One of the many things I'm pretty fussy, and outspoken about, is saddle fit. Gaited horses are just that. Horses with extra gaits. They walk, they trot, they have a running walk, a rack and a canter. Some gaited breeds have even more gaits. What they don't have, is a need for a special saddle or equipment. They just need, as do all horses, a saddle that fits. If a saddle fits, it fits. Some gaited horses have high withers, others not so high. Just like other horses. Some are wide, others are narrow. Just like other horses. Some have big shoulders, some don't. Some are tall; some are short, just like other horses. Why "experts" too often insist folks need "gaited horse saddles" is way beyond me. Except as a selling tool for their saddles … And yes, I've seen the big name gaited horse saddles, and no, I've not been impressed. But I'm a simple fella. Either a saddle fits, or it doesn't. Simple.
|My mare Kessy and her saddle. Just a little endurance type saddle built by Larry Wilson. Has a Western tree, weighs 18lbs. Just a blanket, no pad, breast collar, or crupper. I've had this saddle a long time and Kessy is the third horse he's reshaped the tree to fit.You can read a bit about Larry HERE.|
What makes a saddle fit? A horse needs to be able to move under the saddle, while the saddle stays put. It's in the tree, or the flocking. Yup we need room at the withers, the shoulders, the spine. It can't be too long, too short, too wide, or narrow. It can't bridge, rock or pinch. It must be well balanced, can't lean forward or back, and certainly not to the side. But isn't that the case for all horses? If your saddle fits, a blanket will do, no pad required. It's not the saddle that gives a horse their gait. They're born with it.
But what about all those gaited horse bits? I ride bitless. Have for years, with many different horses. I use a little noseband hackamore. Discovered it in my endurance days. I love it, and every horse I've ridden has loved it. Often I've ridden in a halter only. I really got a kick out of the times I'd ride a horse for the first time and the owner hands me their bridle with a "Walking Horse" bit and I say, "I'll use this," showing my little bitless rig. They always doubt it, then often say, "Wow, he never gaited like that for me!" It's not the bit that gives a horse their gait. They're born with it.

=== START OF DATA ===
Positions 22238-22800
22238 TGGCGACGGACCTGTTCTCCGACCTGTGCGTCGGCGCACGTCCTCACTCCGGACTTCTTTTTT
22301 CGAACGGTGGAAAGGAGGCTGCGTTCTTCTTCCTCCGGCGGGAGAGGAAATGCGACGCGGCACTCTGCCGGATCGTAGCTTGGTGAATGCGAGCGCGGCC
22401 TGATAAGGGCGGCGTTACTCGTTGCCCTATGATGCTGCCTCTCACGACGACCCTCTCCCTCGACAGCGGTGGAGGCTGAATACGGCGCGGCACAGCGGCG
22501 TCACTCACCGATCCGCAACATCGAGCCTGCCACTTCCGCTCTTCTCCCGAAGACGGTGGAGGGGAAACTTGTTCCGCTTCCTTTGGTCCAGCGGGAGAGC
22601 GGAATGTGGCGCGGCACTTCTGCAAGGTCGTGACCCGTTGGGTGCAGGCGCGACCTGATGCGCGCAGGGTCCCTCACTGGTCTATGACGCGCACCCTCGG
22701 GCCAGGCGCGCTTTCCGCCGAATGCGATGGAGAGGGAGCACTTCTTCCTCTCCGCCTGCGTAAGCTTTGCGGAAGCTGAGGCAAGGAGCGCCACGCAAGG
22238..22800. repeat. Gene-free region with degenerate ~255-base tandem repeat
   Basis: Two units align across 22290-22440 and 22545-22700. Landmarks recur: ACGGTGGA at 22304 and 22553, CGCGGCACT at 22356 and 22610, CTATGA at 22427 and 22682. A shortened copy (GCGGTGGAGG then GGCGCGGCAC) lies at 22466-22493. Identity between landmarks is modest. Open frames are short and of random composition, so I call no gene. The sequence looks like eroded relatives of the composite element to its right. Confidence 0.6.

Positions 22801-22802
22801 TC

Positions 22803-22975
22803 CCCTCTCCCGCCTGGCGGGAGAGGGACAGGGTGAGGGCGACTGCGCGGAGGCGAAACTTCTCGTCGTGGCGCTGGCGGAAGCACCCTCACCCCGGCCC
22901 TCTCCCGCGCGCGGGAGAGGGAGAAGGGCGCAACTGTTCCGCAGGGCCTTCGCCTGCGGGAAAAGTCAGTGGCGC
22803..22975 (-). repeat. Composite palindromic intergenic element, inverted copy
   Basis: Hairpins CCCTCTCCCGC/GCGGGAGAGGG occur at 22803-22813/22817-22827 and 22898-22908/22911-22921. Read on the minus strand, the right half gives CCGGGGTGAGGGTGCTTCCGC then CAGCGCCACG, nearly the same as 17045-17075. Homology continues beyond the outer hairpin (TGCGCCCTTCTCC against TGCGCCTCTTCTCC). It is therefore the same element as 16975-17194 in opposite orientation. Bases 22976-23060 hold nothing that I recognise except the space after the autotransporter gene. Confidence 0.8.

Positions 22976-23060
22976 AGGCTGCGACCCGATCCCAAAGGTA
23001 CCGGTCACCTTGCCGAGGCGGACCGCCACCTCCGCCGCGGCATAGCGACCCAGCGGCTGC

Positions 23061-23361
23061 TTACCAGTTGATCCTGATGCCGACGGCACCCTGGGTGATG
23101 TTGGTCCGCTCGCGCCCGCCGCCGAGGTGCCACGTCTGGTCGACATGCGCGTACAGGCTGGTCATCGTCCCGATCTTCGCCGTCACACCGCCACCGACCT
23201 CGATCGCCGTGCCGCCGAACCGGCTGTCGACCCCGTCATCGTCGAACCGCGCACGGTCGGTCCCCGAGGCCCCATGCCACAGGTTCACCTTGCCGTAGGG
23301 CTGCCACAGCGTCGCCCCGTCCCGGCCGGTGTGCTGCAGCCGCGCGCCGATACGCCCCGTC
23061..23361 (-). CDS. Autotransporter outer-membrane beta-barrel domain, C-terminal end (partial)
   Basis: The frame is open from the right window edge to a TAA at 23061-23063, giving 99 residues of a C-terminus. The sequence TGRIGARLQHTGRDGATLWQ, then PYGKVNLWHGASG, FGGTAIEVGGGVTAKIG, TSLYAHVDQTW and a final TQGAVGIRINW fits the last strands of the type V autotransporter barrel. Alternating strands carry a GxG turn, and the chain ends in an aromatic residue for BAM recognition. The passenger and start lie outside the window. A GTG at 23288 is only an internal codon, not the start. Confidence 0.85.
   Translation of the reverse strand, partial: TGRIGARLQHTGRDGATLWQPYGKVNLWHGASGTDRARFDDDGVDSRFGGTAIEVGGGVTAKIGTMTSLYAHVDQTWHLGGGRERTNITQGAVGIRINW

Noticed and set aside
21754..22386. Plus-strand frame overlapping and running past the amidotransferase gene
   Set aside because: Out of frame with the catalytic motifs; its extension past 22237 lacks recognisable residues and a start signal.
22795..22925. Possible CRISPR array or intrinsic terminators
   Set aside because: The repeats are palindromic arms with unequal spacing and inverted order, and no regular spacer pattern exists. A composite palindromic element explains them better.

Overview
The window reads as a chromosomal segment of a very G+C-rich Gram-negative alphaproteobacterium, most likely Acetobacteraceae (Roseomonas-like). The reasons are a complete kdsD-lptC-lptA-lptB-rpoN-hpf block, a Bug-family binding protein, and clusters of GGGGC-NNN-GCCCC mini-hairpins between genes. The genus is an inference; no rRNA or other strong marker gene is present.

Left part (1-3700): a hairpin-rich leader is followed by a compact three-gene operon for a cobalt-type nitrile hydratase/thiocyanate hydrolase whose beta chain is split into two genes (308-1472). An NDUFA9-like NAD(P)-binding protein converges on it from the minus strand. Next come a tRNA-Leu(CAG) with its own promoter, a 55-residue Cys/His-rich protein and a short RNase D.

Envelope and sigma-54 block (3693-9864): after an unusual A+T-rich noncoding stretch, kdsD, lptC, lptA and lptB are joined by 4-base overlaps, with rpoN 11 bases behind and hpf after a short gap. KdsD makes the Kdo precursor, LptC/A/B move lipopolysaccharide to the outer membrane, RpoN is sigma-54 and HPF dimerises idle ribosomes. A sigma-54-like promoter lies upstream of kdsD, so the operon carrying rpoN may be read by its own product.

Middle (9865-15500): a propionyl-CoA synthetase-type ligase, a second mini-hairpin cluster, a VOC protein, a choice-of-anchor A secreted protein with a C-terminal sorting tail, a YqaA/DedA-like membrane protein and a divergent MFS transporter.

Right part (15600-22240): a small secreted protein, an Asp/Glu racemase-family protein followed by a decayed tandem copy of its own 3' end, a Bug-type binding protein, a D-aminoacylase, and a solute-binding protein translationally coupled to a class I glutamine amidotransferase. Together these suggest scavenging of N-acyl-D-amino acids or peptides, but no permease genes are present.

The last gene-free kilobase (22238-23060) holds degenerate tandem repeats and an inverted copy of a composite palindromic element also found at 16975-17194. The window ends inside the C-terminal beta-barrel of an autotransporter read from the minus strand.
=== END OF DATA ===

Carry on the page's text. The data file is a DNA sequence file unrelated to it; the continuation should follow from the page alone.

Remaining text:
What about those special shoes? And I don't only mean only the horrible stacks and such they do to TWHs. There are the nasty plantation shoes and cog shoes and others, all causing damage to the foot, the joints, the legs and back. I ride barefoot. Have for a lot of years. Since before it was really catching on. And no long toes or high heels either. A gaited horse's hooves should look just like any other hoof on any other horse. "He needs longer toes to gait," they say. "Hogwash!" I say. He needs healthy feet, just like any other horse. It's not the shoes or the trim that gives a horse their gait. They're born with it.
What about the other "stuff?" There are lots of gadgets, gimmicks and attachments out there some people insist are needed to "teach" a horse to gait. Many of them too nasty for me to mention. Some not so nasty, but equally unnecessary, and to some degree, harmful to the horse's biomechanics. It's not the stuff that gives a horse their gait. They're born with it.
An exciting note I'll share here, in my travels doing my "Therapy For Therapy Horses," clinics I have several times helped what folks call, non-gaiting breed horses discover they could indeed gait. Arabian and Quarter horses to name the breeds. Click HERE to read about one of those fun times, Lilly's Surprise. And each time we had this experience, I only knew the horse a few hours, and their owner was riding in their regular tack, all I did was talk them through it.
So there you have it. A gaited horse is no different in what it needs from any other horse. They need love, respect, honor and a trusting rider who cares. Sit your horse, relax and say, "Gait please," and watch the world glide by.
Gitty Up ~ Dutch Henry